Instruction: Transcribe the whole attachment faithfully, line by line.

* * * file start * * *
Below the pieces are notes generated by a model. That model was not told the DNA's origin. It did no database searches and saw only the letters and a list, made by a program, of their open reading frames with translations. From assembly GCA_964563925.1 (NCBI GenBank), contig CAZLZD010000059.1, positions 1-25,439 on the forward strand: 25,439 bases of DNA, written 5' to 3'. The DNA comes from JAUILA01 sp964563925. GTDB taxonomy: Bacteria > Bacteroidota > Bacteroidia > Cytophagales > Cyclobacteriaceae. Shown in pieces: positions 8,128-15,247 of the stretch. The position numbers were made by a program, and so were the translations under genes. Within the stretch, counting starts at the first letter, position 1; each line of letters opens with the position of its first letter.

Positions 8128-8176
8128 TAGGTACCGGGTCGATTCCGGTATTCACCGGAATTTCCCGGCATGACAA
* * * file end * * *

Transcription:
Below the pieces are notes generated by a model. That model was not told the DNA's origin. It did no database searches and saw only the letters and a list, made by a program, of their open reading frames with translations. From assembly GCA_964563925.1 (NCBI GenBank), contig CAZLZD010000059.1, positions 1-25,439 on the forward strand: 25,439 bases of DNA, written 5' to 3'. The DNA comes from JAUILA01 sp964563925. GTDB taxonomy: Bacteria > Bacteroidota > Bacteroidia > Cytophagales > Cyclobacteriaceae. Shown in pieces: positions 8,128-15,247 of the stretch. The position numbers were made by a program, and so were the translations under genes. Within the stretch, counting starts at the first letter, position 1; each line of letters opens with the position of its first letter.

Positions 8128-8176
8128 TAGGTACCGGGTCGATTCCGGTATTCACCGGAATTTCCCGGCATGACAA